At the time, she was a 30-something former starlet who had appeared, often in the nude, in scores of low budget films. Though they were restricted to mature audiences, the films, typically sexual farces littered with suggestive double entendres, didn't depict explicit sex. Their titles included The General's Trumpet, Sex Makes Me Laugh and The Hard Life of an Easy Woman. They titillated a generation of Mexican men.
Sasha gave birth to a daughter and a son by Lopez before the two tied the knot in 1991, shortly after his first marriage ended in divorce. Over the years, she stood by him in his various lawsuits against his older children, who disapproved of the couple's relationship.
In 1996, Lopez sued his first son, Jose Ramon _ whom he had once called "the pride of my nepotism" _ for allegedly stealing 163 books from his library. He also went to court to regain ownership of an Acapulco mansion he had given his three older children. The property was a gift made to him during his presidency by Mexico's Petroleum Workers Union, some of whose former leaders have been jailed for corruption.
The marriage began to deteriorate in 1995 after Lopez suffered a stroke. He says Sasha got bored with taking care of an old man "who was no longer economically productive." Last year, when Lopez was in and out of hospitals being treated for a bad heart, the relationship collapsed. In May, Lopez had open heart surgery in Houston. He says that during his recovery Sasha berated him, saying that he had "ruined her life" and should have died.
A month later, he checked into a Mexican hospital. When his older sister, Margarita, and his two daughters from his first marriage visited, a scuffle broke out between them and Sasha and a bodyguard.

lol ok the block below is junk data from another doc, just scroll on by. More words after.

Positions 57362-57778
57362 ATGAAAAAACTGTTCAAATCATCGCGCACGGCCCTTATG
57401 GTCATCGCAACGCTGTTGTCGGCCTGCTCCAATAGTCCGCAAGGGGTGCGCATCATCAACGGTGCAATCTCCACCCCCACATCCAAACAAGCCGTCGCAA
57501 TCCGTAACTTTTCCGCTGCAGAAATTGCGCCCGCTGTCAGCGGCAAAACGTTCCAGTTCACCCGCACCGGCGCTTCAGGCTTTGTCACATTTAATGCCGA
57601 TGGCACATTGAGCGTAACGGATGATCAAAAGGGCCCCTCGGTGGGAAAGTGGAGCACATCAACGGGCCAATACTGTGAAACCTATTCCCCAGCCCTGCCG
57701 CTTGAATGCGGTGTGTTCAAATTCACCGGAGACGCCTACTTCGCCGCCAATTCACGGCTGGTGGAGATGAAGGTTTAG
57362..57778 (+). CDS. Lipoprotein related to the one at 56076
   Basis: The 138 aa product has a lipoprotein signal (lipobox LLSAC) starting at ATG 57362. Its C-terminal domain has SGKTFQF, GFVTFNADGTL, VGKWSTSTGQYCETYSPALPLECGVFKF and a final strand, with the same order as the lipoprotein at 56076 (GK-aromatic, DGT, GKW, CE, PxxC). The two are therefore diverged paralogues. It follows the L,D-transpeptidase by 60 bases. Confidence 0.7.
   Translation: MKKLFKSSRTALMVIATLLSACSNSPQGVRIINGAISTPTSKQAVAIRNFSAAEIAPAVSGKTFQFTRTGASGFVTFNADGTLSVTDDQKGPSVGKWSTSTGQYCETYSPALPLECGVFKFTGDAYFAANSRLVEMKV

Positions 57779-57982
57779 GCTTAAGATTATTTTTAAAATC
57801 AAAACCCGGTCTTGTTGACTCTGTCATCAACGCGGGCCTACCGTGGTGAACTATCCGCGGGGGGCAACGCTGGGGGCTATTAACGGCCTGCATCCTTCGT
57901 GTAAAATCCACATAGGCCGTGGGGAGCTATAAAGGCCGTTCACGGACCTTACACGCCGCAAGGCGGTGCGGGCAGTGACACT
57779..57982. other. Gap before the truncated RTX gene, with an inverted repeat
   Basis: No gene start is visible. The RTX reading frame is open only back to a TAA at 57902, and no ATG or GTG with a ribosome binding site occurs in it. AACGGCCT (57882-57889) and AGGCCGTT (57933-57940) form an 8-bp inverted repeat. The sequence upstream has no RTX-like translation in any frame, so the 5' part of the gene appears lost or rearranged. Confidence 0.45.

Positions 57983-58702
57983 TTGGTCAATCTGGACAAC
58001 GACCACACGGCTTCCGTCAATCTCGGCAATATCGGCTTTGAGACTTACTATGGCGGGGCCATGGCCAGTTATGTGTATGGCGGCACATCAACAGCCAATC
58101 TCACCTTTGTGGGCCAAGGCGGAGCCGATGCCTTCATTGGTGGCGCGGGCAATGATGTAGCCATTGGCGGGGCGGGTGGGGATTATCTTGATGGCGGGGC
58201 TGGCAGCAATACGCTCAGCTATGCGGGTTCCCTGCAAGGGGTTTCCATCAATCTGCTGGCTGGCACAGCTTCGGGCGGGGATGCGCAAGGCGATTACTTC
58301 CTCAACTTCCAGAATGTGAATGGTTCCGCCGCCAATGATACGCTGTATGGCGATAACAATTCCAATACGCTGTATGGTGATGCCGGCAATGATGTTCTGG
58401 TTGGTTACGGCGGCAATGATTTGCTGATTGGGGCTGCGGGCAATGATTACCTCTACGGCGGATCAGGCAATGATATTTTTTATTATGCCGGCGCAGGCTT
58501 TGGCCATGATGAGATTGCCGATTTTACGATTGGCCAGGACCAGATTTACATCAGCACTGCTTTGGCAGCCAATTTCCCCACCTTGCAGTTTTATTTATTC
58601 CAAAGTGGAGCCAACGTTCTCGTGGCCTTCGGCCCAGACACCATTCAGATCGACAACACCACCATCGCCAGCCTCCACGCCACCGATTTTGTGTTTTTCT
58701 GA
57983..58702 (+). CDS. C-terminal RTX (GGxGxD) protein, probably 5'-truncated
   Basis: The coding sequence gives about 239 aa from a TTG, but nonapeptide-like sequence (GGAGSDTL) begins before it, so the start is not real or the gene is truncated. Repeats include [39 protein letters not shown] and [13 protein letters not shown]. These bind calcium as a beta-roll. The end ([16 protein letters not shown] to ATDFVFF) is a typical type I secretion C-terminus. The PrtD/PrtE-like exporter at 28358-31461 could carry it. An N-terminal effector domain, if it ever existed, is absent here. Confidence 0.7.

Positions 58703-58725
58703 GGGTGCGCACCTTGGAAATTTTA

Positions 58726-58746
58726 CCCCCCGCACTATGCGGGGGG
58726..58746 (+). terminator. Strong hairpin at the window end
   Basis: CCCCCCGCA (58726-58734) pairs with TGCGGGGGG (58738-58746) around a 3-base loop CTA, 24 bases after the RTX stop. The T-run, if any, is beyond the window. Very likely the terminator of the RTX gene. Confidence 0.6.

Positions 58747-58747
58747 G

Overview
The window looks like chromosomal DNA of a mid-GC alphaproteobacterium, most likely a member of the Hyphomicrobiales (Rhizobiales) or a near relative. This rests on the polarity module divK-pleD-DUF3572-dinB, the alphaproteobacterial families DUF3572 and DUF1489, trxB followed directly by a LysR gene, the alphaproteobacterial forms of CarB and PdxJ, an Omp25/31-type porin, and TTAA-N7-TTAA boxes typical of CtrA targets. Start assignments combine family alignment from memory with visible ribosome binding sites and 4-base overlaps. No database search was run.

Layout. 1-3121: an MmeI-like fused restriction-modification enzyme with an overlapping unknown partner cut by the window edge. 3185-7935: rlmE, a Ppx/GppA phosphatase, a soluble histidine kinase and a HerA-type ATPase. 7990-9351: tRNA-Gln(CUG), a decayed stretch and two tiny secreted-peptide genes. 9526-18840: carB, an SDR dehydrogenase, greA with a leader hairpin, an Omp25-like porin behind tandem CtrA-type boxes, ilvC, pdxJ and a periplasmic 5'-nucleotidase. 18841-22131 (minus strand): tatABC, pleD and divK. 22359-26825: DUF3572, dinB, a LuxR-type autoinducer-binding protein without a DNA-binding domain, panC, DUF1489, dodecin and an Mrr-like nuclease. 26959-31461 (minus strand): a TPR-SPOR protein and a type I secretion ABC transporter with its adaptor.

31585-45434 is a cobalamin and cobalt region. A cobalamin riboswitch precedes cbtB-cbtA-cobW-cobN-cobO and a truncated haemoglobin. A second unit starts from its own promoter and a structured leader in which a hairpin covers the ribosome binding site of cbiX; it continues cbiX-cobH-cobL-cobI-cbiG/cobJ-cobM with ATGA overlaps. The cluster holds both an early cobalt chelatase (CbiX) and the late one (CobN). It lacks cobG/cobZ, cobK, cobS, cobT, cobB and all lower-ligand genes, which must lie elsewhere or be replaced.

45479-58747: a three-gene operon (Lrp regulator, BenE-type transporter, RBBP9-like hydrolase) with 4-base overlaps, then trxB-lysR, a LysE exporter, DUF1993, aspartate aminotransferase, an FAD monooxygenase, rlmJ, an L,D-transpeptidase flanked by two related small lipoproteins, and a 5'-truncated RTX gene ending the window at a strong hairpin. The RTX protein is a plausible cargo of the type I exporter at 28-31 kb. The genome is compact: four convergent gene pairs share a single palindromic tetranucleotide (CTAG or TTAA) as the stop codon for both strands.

"They threw me out by force, calling me a s---, and saying I had taken all that was theirs," Sasha says. (Carmen, the older of Lopez's grown daughters, says it was Sasha who struck first, scratching Carmen's younger sister Paulina.) The next day, Lopez left for his sister's house in Mexico City.
Paulina says her father has wanted to leave Sasha for years but didn't have the will. In 1999, Paulina published a disjointed philosophical-literary text called The Horror, an account of a man who falls under the power of a prostitute, destroying himself and betraying his children. Paulina says her book was inspired by her father's story, but is fiction.
Lopez says he filed the lawsuits against his older children to please Sasha. He says she called him a "traitor" and a "little man," and punched him after he dropped the book-theft suit against his son.
Sasha says she never insulted or hit her husband. She blames his grown children for the couple's breakup and accuses them of neglecting their father.
She pulls out a bitter letter written to Lopez by his oldest daughter, Carmen, on the eve of the couple's 1991 marriage. As a wedding present, Carmen wrote, she was giving back the Lopez Portillo family name so as not to share it with Sasha. "Be aware that when you sign (the wedding contract) you will be dead (to me)," Carmen added.
Carmen says her words were taken out of context. She says she and her brother and younger sister tried to improve their relationship with Sasha.
Today, Lopez is once more in the good graces of Carmen and her siblings. Once a week, he teaches a government class at a university Carmen runs. A spark of his old charm remains. "I've always really liked women," he says. "That's been my sin."